self-sufficient with electricity and water, featuring transparent walls

By Chanak Maduranga

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self-sufficient with electricity and water, featuring transparent walls
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Can you imagine living in an isolated place but protected by nature? This is precisely what the Nordic people learned to do and is reflected in their constructions, which are marked by materials such as wood and enviable thermal insulation. The good news is that you can have everything in this prefab house that will make you feel like you are in Norway: it is self-sufficient and has transparent walls.

Could this be the perfect prefab house to live in? Maybe that’s the case

Ample Design Studio presents the Friends lab house – an incredibly modular, autonomous, prefabricated dwelling. This smart home can supply its energy and recycle its waste, forming part of a modern architectural design with solar panels, rainwater collection, and waste recycling.

One of the first features that can be distinguished in Friends Lab House is the presence of walls made of transparent glass, which blur the boundaries between indoor and outdoor environments. As for the house’s structure, this prefab house is focused on ecology.

The interior is opened and minimally decorated with big windows for better air circulation and lighting. The Internet of Things involves the use of technology, which allows the automatic control of functions within the house, such as lighting and heating, while also monitoring the security of the premises.

Why is this house self-sufficient? New technology to develop eco-friendly homes

The Friends Lab House is designed to not rely on a connection to electricity and water supplies. This ensures that the house can function without leveraging any external services. The house is slated with high-efficiency photovoltaic solar panels capable of producing all the energy necessary.

The batteries installed in the house as integrated structures can store excess solar energy for a local power supply emergency. This solar system implies the house will not have to use any power from the general electricity grid.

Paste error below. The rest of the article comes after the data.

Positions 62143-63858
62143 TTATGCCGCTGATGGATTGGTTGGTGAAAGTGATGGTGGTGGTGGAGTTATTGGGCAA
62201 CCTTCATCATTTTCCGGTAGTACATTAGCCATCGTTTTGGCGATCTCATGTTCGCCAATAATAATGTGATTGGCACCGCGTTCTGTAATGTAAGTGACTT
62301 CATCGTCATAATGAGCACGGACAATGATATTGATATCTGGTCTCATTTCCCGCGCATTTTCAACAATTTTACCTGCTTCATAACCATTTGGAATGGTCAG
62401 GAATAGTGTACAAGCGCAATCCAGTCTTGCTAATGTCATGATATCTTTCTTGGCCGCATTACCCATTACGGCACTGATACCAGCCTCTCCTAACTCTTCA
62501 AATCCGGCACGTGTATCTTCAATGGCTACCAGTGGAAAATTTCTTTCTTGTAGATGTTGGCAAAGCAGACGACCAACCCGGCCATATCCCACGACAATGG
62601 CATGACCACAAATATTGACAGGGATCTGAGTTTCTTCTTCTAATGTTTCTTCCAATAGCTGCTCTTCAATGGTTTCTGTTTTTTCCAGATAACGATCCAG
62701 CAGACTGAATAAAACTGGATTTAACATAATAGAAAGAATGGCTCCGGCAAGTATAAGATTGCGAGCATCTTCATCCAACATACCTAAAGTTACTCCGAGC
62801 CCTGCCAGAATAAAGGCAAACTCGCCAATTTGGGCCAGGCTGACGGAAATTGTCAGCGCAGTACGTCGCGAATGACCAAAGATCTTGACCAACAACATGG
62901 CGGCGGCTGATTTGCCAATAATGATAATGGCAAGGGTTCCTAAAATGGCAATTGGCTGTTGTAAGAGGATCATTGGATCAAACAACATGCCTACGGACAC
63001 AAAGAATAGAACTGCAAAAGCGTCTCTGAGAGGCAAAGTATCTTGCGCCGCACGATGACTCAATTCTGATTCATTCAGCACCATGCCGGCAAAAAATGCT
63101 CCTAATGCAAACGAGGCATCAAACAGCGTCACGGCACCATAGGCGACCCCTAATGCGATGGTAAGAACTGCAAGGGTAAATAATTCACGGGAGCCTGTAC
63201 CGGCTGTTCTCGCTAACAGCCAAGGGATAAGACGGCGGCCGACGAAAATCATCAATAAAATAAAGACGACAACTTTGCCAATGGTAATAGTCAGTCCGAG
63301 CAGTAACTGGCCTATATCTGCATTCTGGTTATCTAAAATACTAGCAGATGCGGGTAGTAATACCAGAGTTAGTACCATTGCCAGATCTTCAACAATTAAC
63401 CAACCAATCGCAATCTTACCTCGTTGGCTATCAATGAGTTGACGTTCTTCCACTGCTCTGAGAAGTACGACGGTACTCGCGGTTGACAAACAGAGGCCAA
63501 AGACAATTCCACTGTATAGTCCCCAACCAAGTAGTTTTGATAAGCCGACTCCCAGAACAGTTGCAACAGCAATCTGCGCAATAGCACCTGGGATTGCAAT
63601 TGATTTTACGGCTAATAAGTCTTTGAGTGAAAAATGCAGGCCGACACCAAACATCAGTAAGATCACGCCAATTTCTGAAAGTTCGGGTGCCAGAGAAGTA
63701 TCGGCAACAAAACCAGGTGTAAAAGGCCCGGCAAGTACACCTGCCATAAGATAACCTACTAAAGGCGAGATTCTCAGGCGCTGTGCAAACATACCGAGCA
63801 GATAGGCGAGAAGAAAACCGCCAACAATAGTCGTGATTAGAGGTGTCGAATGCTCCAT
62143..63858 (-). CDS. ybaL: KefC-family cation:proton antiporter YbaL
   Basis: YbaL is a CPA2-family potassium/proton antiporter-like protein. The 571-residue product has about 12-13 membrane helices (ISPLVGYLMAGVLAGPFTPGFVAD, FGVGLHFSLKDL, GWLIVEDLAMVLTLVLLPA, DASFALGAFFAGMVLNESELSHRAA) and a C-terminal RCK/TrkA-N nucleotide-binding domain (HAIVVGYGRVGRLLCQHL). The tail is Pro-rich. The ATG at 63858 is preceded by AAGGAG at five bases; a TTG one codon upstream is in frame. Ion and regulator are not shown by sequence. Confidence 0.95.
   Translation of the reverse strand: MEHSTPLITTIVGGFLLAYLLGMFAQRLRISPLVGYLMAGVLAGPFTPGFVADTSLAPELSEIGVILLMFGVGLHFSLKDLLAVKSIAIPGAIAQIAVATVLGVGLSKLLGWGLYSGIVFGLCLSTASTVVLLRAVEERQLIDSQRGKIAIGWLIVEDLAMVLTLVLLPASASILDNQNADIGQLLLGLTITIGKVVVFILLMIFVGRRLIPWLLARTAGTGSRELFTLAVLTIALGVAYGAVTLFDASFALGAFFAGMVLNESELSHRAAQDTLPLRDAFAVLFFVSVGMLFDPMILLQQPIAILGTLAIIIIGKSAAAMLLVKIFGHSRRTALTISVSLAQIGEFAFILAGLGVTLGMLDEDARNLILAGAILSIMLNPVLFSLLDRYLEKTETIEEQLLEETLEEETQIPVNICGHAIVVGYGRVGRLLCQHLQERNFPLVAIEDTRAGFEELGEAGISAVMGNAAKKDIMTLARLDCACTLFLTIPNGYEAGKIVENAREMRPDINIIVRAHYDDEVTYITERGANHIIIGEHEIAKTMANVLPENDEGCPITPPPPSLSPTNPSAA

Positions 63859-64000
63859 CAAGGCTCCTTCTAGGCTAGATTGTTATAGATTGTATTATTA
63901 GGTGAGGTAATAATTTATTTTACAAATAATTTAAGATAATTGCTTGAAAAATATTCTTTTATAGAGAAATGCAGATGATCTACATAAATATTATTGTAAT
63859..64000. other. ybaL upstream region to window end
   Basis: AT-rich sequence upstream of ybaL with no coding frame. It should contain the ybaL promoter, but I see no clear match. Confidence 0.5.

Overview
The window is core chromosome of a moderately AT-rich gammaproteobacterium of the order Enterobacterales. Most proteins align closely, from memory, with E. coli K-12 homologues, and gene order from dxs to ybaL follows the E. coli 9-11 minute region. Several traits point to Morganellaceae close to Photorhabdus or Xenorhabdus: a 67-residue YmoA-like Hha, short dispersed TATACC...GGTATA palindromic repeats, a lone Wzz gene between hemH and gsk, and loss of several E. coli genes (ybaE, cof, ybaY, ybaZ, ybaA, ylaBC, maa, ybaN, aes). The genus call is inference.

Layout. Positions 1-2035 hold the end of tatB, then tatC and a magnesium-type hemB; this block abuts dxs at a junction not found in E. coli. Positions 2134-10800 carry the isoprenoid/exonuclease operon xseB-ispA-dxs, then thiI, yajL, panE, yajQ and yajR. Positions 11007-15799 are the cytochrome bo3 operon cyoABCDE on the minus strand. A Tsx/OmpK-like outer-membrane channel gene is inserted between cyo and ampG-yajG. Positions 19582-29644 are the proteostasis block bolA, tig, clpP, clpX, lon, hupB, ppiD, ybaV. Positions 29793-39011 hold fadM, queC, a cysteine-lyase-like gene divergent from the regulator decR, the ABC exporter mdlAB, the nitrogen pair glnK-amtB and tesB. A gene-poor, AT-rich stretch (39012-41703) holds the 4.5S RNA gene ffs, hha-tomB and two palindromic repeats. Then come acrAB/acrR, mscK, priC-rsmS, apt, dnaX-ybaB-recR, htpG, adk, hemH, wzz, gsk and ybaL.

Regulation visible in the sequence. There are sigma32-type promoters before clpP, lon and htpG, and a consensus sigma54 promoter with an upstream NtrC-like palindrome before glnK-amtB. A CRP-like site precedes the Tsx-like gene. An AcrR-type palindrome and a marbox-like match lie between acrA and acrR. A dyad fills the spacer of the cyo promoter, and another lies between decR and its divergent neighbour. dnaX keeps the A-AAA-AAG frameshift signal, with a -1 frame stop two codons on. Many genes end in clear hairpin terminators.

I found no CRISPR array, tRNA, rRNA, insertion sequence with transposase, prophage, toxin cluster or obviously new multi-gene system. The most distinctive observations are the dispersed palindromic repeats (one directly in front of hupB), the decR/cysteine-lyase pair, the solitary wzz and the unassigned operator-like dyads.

Apart from solar power, the Friends Lab House can collect rainwater that is filtered and then pumped into a storage tank. This rainwater can then be used for all domestic water applications, from showering to washing and also for flushing toilets.

Certain specific fittings will enable the rainwater system to operate effectively simultaneously using normal water pressure and flow. Any additional rainwater is diverted towards the gardens and landscaping of the house.

The most memorable thing is in the walls: the detail that makes this prefab house so futuristic.

The first notable element of the Friends Lab House is its transparent walls that go up to the ceiling. This is achieved by installing floor-to-ceiling glass panels that give people a clear view of the surrounding landscape and thereby eliminate the boundary between a structure and nature.

The architects planned the house so that occupants could have a full view of nature in each room. The glazed walls eliminate the notion of an interior and an exterior, creating an interior outside. Throughout the day, sufficient light streams into the interior areas through the see-through walls.

The use of walls makes the home interior seem larger due to the openness and visibility of a considerable area from one place. Views from within reveal that the perception of space does not end at the physical boundaries of the structure.

It is hard to believe that a Nordic prefab house like this one has not yet been a sales success, at least in the American market. However, other models are becoming popular by resorting to the same style, and northern European countries have been pioneers in thermal insulation and modular construction, something that we like more and more. There must be a reason for this.

Chanak Maduranga

passionate journalist behind 'USA News Now 24', dedicated to delivering timely and accurate updates on US affairs. Committed to journalistic integrity and informing audiences with credible news coverage.

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